Reforms needed to aid career guidance
Next month, the Higher Education Authority and the National Council for Curriculum and Assessment will hold a joint conference which, if successful, could prove a key event in the history of Irish education.
For years, even decades, sweeping reforms have been promised in this field, especially in second-level education and its interface with third level. They have been implemented partially and timidly, if at all. This time, the chances of radical action look real.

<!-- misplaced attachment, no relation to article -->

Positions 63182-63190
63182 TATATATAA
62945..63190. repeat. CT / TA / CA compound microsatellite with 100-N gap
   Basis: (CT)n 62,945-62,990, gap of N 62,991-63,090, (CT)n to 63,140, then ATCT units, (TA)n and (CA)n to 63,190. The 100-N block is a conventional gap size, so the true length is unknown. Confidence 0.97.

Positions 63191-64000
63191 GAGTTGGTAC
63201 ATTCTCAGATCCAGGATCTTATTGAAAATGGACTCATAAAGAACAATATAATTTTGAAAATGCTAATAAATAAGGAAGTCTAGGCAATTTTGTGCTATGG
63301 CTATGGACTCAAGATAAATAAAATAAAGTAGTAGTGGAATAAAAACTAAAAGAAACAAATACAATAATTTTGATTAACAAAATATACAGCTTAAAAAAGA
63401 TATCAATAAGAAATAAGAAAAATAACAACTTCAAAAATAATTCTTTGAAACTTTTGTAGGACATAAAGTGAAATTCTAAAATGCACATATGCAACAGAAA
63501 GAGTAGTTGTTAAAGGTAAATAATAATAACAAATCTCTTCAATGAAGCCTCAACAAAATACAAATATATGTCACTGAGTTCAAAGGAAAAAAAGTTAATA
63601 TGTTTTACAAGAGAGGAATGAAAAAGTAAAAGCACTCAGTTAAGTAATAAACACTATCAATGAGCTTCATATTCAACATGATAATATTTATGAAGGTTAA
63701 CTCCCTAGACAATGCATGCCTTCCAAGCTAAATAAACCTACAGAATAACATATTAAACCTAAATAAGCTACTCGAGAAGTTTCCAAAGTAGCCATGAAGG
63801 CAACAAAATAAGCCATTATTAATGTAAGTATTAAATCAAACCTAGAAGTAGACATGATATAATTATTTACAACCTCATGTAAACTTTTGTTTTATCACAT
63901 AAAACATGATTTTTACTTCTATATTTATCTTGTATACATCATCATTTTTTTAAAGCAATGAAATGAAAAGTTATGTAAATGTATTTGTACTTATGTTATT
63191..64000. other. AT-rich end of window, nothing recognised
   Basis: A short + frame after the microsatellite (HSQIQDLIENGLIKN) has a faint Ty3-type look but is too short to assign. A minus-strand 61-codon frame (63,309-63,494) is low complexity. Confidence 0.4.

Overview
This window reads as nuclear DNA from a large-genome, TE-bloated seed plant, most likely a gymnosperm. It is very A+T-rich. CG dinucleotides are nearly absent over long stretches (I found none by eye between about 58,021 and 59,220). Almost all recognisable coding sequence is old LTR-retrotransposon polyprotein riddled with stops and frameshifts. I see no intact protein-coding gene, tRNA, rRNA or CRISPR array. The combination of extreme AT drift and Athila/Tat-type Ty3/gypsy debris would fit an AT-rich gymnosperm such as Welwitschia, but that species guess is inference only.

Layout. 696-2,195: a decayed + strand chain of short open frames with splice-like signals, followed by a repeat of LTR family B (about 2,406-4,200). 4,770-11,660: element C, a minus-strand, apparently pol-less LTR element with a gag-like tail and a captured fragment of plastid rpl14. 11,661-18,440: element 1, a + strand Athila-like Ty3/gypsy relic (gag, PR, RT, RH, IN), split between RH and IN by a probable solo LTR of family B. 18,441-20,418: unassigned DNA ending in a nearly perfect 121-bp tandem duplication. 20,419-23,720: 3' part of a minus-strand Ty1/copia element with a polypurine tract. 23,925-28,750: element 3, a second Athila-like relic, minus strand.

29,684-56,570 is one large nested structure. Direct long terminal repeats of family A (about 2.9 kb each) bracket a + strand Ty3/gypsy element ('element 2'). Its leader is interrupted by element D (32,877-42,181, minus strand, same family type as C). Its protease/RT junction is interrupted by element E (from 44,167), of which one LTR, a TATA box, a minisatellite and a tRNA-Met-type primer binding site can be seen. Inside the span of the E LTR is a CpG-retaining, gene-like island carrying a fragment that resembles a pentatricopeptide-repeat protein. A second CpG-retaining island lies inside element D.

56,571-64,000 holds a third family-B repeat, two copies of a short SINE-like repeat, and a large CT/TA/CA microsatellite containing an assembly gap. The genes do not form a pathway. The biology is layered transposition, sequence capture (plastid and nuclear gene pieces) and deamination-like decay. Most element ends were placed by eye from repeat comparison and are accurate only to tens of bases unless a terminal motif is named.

Reform has been spurred by two developments: the appointment of a well-informed and committed education minister and the flood of complaints about the teaching of mathematics and science. The defects in the latter case have deep-rooted causes.